All Kinds of Worlds


Every generation has its defining breed of writer. The twenties had the French-inspired literary salons, the fifties had the rebellious beats. Now, we have an edgy 30-something crowd delivering fiction that screams "we dare you to pin us down" and includes in its minions McSweeney's poster child Dave Eggers, and the multi-faceted Ben Marcus – educated in philosophy and literature at New York and Brown Universities.

This new breed of writer tends to use fiction to explore the pathos and myths of American life. Marcus claims to have grown up in the Midwest, Europe, New York and Texas, which could account for a literary aesthetic that has been described as both "twisted" and "genius" and compared to the divergent likes of Samuel Beckett and George Orwell. He is a former senior editor for Conjunctions literary magazine, known for its experimental fiction, the author of the novels "The Age of Wire and String" (Knopf) and "Notable American Women" (Vintage) and most recently the editor of "The Anchor Book of New American Short Stories" featuring a range of writers including Mary Gaitskill, Lydia Davis, George Saunders and more.

His work is both familiar and surreal and has earned him a dedicated, if cult-like, following.

Jordan Rosenfeld: What were you looking for when you began collecting the authors for "The Anchor Book of New American Short Stories"?

Ben Marcus: I wanted each story to be really different stylistically and for this to be a source book of short fiction that showed the range and variety of the kinds of stories that are being written today. I didn't want to have only realist fiction, or just lyrical or meta-fictional or minimalist fiction. With some anthologies that I've read in the past, even with some I've really loved, I've tended to find that those anthologies reinforced a single way to write a short story. When I teach I've always ended up making these course packs of Xeroxed stories from different kinds of writers and giving them to students as an inspirational model to show that originality is still possible. That was my operating principle for this book.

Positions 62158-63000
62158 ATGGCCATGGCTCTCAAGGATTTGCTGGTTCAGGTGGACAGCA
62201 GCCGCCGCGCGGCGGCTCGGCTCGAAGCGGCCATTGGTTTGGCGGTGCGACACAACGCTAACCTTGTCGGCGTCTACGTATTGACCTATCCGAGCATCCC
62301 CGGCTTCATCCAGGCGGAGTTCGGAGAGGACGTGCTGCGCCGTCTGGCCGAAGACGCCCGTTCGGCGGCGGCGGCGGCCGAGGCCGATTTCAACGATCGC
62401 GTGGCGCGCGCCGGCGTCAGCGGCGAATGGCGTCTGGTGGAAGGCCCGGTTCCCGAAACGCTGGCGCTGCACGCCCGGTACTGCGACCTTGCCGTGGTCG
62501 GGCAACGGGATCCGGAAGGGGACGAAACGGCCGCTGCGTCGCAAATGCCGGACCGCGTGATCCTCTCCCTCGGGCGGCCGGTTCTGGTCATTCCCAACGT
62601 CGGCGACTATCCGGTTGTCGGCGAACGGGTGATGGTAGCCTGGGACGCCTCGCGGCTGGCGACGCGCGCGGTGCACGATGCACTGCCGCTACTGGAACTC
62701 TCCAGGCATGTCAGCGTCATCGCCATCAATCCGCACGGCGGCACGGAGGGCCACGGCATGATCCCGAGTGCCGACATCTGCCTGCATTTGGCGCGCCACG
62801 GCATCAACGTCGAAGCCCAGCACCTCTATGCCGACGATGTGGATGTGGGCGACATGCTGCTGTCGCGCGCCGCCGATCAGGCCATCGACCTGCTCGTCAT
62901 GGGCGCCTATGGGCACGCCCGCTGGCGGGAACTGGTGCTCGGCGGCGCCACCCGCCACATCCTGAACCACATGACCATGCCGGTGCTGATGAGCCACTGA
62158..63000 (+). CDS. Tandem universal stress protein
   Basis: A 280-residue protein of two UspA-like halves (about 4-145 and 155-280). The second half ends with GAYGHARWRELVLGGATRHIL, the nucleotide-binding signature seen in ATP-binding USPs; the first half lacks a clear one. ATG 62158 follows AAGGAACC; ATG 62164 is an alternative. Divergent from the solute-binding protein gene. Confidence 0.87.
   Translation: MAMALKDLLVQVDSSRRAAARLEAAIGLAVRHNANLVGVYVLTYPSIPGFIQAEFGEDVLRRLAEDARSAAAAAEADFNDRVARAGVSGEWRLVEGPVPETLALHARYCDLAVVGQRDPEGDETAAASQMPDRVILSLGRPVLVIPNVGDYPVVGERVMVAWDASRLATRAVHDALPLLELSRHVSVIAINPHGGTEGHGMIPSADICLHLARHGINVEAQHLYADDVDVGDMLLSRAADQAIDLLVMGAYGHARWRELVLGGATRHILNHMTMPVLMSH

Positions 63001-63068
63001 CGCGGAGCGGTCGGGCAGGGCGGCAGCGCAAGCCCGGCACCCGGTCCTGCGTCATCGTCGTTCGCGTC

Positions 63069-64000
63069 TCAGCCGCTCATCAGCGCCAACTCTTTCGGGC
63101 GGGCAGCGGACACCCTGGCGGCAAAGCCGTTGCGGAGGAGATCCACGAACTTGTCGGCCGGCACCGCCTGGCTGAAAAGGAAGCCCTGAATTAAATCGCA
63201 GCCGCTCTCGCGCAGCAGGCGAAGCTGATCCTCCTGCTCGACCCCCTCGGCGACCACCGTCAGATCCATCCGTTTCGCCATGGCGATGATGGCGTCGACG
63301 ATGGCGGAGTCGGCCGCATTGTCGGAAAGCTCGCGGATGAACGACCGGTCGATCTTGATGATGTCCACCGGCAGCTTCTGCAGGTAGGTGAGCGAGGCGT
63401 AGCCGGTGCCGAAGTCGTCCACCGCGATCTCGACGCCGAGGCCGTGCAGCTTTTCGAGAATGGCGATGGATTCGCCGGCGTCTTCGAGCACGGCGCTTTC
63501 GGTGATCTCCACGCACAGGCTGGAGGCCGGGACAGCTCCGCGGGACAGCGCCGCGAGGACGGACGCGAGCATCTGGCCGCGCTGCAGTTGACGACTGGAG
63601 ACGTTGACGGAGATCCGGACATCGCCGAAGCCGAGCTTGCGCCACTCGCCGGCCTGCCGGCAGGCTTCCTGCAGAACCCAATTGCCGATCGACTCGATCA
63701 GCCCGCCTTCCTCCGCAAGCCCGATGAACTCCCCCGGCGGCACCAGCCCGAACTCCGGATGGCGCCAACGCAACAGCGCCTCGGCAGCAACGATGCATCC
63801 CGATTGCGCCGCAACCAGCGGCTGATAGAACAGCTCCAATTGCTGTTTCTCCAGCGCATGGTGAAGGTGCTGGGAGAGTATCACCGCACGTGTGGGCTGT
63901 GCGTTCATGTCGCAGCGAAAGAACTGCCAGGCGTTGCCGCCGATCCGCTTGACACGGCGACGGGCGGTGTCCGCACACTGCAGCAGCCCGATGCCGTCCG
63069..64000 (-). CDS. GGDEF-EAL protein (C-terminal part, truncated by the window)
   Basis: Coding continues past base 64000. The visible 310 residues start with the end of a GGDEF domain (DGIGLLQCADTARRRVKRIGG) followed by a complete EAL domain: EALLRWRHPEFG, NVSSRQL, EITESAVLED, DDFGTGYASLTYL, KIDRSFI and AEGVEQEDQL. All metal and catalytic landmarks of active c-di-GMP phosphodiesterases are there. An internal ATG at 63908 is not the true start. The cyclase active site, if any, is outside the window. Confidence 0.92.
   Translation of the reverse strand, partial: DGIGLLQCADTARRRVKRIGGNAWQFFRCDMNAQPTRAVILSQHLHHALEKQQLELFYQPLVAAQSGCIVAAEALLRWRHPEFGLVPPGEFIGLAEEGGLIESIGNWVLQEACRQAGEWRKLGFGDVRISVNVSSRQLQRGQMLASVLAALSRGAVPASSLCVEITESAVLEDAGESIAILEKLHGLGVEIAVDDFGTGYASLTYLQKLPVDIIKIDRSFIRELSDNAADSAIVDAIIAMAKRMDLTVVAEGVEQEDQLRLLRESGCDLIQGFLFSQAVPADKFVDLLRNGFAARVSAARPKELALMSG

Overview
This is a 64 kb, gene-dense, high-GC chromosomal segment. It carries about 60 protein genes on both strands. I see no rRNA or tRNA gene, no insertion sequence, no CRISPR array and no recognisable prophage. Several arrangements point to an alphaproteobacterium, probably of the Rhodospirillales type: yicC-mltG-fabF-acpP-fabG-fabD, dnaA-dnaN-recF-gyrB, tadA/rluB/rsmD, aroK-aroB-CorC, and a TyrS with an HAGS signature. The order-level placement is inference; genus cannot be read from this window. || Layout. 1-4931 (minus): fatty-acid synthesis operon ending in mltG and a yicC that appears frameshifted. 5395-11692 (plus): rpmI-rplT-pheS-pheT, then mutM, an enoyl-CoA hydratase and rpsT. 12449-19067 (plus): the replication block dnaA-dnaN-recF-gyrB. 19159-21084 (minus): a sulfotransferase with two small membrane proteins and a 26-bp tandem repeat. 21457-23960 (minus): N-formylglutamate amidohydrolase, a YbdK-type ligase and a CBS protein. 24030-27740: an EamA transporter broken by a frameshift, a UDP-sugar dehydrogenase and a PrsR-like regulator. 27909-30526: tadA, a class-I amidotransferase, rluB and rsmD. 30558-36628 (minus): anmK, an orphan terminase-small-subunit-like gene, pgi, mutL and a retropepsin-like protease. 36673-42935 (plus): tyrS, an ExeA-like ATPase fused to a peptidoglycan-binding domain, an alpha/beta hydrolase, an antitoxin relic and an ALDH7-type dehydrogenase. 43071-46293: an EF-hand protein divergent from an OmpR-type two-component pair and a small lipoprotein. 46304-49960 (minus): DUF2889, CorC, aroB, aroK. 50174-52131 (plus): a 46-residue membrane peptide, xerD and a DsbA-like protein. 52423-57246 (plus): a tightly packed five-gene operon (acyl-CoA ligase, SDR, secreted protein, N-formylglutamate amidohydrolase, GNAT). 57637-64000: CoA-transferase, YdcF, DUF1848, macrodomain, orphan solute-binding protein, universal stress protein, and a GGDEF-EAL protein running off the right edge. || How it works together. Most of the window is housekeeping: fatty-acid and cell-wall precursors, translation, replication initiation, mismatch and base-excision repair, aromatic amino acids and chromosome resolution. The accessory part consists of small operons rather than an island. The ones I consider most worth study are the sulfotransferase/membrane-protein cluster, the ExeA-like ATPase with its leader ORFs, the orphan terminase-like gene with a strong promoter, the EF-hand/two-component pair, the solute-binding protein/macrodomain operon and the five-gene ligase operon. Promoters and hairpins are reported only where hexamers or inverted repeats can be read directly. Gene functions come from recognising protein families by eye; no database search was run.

In order to collect these stories into an anthology, you must have had some kind of aesthetic at work that allowed you to look at a story and recognize its merit. What did you look for?

Some old fashioned standards still applied. I wanted it to be memorable, to transport me, to consume me, devour me and completely engage and fascinate me, as well as trouble and confuse me. I wanted to be overcome by stories in different kinds of ways. The aesthetic was attempting to allow as many kinds of aesthetics and sub-aesthetics as I could find. I wanted to pick the kinds of stories I thought I might not normally like. That was interesting to me because I deliberately read all kinds of writers I hadn't read because maybe I had felt they weren't for me. I tried very hard to read into all kinds of worlds. I kept proving myself wrong and finding ones that I did like.

Can you think of an example where you were really surprised by a writer's work?

It's embarrassing to admit now – because they all look like such beautiful stuff now – that I can't really recall why I might not have thought I'd like them. For instance the Deborah Eisenberg story in this collection which is now one of my favorites, called "Someone to Talk To" is just a devastating story. It's intimate and fierce, and terrible, terrible things happen on the interior of these characters. I had stereotyped it 100 percent incorrectly based on god knows what. I hate to admit that. I'm glad I was able to knock down a few prejudices I had.

I wonder if you can address the word "new" in the title. Is it intended to mean that these stories are doing something new and different?